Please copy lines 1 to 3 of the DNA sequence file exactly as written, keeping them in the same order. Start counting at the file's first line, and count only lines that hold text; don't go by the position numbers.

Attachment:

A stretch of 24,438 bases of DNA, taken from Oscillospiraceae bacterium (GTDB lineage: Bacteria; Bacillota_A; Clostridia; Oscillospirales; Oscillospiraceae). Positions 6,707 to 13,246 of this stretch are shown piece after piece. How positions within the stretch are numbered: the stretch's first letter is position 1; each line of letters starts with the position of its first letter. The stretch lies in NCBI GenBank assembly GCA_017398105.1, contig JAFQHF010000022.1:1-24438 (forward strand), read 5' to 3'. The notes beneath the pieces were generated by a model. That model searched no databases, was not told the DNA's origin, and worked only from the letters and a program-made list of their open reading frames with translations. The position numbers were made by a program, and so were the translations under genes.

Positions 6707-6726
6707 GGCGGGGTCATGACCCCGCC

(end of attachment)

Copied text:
A stretch of 24,438 bases of DNA, taken from Oscillospiraceae bacterium (GTDB lineage: Bacteria; Bacillota_A; Clostridia; Oscillospirales; Oscillospiraceae). Positions 6,707 to 13,246 of this stretch are shown piece after piece. How positions within the stretch are numbered: the stretch's first letter is position 1; each line of letters starts with the position of its first letter. The stretch lies in NCBI GenBank assembly GCA_017398105.1, contig JAFQHF010000022.1:1-24438 (forward strand), read 5' to 3'. The notes beneath the pieces were generated by a model. That model searched no databases, was not told the DNA's origin, and worked only from the letters and a program-made list of their open reading frames with translations. The position numbers were made by a program, and so were the translations under genes.

Positions 6707-6726
6707 GGCGGGGTCATGACCCCGCC